3D Subsurface image of oil reservoir in the Middle East.

Why did you choose a career in earth science?

I choose a career in Earth Science because combining my interest and strengths in math and physics with the day to day operations of the Oil and Gas industry seemed ideal.

I had the academic wherewithal but was interested in the applied applications of my science background. The possession of that knowledge and expertise in an industry where technology is front and center is and has been very rewarding and has opened up opportunities for advancement, challenging projects and interesting travel.

How did you get into the job that you're in now?

I had started my own geoscience consulting company in the late 1990’s and was very successful for 10 years with the entity, but needed a change. An opportunity came up with my current company to take on a similar role but working with an expanded group of geoscientists to draw from including geologists, petrophysicists, structural experts as well as other oil and gas specialists. I seized the opportunity to join my current company for this reason as well as for the opportunity to expand my business and technical expertise into the broader international arena.

What is something early-career geoscientists can do to make themselves more likely to get a job?

I would recommend a few things to help improve your likelihood of getting a job as an early career geoscientist. Network regularly and as much as possible, particularly with people that are related to your field of interest. This may be facilitated by volunteering for an industry related group or by attending industry information, training or social events, often which are free or at minimal cost. Offer to take on a challenging problem for a potential employer – this gives you a chance to show the employer your skill set and expertise (and also your initiative!) so when they can hire they are more likely to hire that highly motivated, known quantity person or will be willing to recommend you to an associate.

Still networking! Mexico City oil and gas conference.
Meeting with Canadian High Commissioner to India, Nadir Patel in New Delhi.

What is one of the more interesting places that your work has taken you?

I recently went to India and was part of a Canadian Trade Mission delegation to that country. We were looking to expand our oil and gas business in other countries so the Mission involved many technical presentations to Indian oil and gas leaders, a conference presentation to encourage Indian women to pursue a career in the local industry and considerable travel to various parts of the country. It was a fascinating experience to see the similarities and differences between our two countries and the challenges/opportunities this presents from a business point of view.

Views expressed in blog posts reflect those of the author, and not necessarily those of the CFES.

Education: BSc (Hons) Geography, MSc Bio-geography

Current Position: Freelance science writer and editor

Past positions: Environmental consultant at Flatland Environmental, Executive Director at SEAWA: South East Alberta Watershed Alliance, sessional university/college instructor (for over 20 years!)

How did you get into the job that you're in now?

I've always been addicted to science, but halfway through my Ph.D. I realized that I would rather curate science than create it. I became less interested in honing my knowledge of one topic and found more enjoyment answering questions from students and leading discussions. I decided I wanted to share science with a broader audience. Children and young adults are comfortable asking questions. We still have questions when we grow up – we just don’t ask them. We get busy, we don't understand the jargon (so we think we'll look stupid), or we don't know who to ask. That made me sad for the huge swath of the public that is scientifically-enthusiastic and curious.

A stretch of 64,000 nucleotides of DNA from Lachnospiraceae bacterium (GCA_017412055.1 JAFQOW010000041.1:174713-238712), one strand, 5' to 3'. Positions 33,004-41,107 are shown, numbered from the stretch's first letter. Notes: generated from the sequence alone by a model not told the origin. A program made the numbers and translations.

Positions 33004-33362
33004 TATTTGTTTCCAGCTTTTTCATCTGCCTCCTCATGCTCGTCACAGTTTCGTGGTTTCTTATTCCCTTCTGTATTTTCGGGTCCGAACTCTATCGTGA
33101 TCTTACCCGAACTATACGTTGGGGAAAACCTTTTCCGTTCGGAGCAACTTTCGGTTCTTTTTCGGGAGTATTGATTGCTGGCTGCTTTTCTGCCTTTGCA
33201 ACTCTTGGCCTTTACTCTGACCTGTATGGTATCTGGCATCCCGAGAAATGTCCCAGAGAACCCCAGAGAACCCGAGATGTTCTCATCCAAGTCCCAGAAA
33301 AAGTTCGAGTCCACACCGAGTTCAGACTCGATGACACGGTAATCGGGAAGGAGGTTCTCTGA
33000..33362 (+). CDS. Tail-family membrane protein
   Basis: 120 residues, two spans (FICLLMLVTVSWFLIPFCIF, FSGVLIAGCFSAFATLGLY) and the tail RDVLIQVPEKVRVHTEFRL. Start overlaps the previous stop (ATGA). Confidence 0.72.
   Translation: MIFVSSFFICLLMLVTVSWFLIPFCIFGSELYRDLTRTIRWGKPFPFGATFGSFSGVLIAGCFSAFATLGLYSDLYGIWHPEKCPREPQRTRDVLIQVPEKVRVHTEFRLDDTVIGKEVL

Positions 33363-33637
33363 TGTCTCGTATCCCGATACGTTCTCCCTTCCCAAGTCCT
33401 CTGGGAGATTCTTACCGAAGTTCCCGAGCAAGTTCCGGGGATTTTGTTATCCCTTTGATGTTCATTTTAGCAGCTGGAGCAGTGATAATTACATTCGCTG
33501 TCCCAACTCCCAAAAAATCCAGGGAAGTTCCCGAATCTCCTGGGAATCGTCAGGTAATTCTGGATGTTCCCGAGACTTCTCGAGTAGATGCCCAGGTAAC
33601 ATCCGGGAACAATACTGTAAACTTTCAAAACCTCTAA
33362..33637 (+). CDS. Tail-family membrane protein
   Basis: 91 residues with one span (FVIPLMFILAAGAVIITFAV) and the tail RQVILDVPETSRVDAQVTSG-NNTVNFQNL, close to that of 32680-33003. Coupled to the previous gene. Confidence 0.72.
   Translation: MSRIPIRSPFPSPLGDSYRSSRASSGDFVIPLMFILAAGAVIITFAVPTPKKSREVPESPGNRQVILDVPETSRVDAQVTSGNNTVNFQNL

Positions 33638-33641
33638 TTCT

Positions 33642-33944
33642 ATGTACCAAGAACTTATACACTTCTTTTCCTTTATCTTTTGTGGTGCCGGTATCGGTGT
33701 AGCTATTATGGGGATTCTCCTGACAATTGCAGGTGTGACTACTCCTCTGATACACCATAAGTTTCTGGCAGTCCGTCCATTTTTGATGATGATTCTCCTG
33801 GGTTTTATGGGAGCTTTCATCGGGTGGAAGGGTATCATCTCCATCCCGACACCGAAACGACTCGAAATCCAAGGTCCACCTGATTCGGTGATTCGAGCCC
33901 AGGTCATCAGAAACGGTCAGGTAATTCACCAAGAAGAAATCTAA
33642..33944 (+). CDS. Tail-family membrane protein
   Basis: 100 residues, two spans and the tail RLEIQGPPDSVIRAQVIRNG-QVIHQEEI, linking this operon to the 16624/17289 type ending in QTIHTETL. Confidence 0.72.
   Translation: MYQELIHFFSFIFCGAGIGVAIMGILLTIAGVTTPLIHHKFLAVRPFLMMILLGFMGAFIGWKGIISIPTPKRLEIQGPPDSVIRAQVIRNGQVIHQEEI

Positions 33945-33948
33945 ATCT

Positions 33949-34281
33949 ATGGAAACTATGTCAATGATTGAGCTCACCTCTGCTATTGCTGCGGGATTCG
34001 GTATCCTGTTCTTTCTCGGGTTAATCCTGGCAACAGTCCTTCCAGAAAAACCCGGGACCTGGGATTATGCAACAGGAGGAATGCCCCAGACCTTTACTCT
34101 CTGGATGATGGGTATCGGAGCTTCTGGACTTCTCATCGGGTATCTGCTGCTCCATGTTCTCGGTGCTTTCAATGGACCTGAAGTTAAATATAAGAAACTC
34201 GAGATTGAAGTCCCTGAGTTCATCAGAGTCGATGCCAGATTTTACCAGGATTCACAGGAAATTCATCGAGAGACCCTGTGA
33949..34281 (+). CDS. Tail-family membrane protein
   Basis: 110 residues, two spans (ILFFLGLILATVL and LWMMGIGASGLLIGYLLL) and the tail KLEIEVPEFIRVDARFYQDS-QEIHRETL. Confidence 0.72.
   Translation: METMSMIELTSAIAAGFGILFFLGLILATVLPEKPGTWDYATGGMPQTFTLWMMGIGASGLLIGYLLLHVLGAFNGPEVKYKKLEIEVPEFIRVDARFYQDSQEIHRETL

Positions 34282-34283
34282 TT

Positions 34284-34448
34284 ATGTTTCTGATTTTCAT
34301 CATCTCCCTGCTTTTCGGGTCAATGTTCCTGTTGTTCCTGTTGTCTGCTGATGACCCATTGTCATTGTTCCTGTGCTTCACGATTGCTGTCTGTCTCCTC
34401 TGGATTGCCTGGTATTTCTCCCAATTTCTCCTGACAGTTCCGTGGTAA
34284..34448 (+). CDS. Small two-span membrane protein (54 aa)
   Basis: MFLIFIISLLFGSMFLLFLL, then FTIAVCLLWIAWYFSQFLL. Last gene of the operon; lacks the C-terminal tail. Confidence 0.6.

Where do you hope your career will take you next?

I apologize in advance because I don’t know who should get credit for a drawing I once saw of three nested, slightly-off- kilter ovals. The outside ring was labeled “explainers,” the next was labeled “elucidators,” and the innermost ring said “enchanters.” I want to be an earth science enchanter; someone who delights or fascinates people with stories of the natural world.

Why did you choose a career in earth science?

Some people are destined to become bankers, others to become engineers. I was born to be a mosquito-bitten, mud-covered, backpack-gear-hauling earth scientist. Thanks to my mother – my first and best teacher – I have always been happiest outside. That, combined with an insatiable curiosity about the natural world, propelled me into earth sciences.

What is your advice for anyone considering an education or career in earth science?

Get outside and test-drive your affinity (tolerance?) for field work. As a river scientist, I have been hot,

cold, wet, dirty, tired and sore; but I loved every second of it. Come to think of it, I should add scared to the list – I just had a flashback of me stepping on a still-sleepy rattlesnake beside the Red Deer River in

Dinosaur Provincial Park.

I also think that it is critical to find a mentor; someone doing what you hope to do. Don't be afraid to ask

a lot of questions. A good mentor can save you time, money, and effort by preparing you for the path

ahead.

What do you wish the public knew about earth science?

Earth science isn’t just for scientists. Every time you step outside, or look outside a window you are experiencing the science of the earth, and there is some very cool stuff out there!

The basics aren’t hard to understand (although I will admit that geophysics gives me a little grief). Many scientists explain things well and take great pleasure sharing what they know. If you ask them a simple question, you will get a simple answer.

Social media is an excellent place to find earth scientists willing to share their latestwork and the work of others. Questions from the curious are always welcome.

Views expressed in blog posts reflect those of the author, and not necessarily those of the CFES.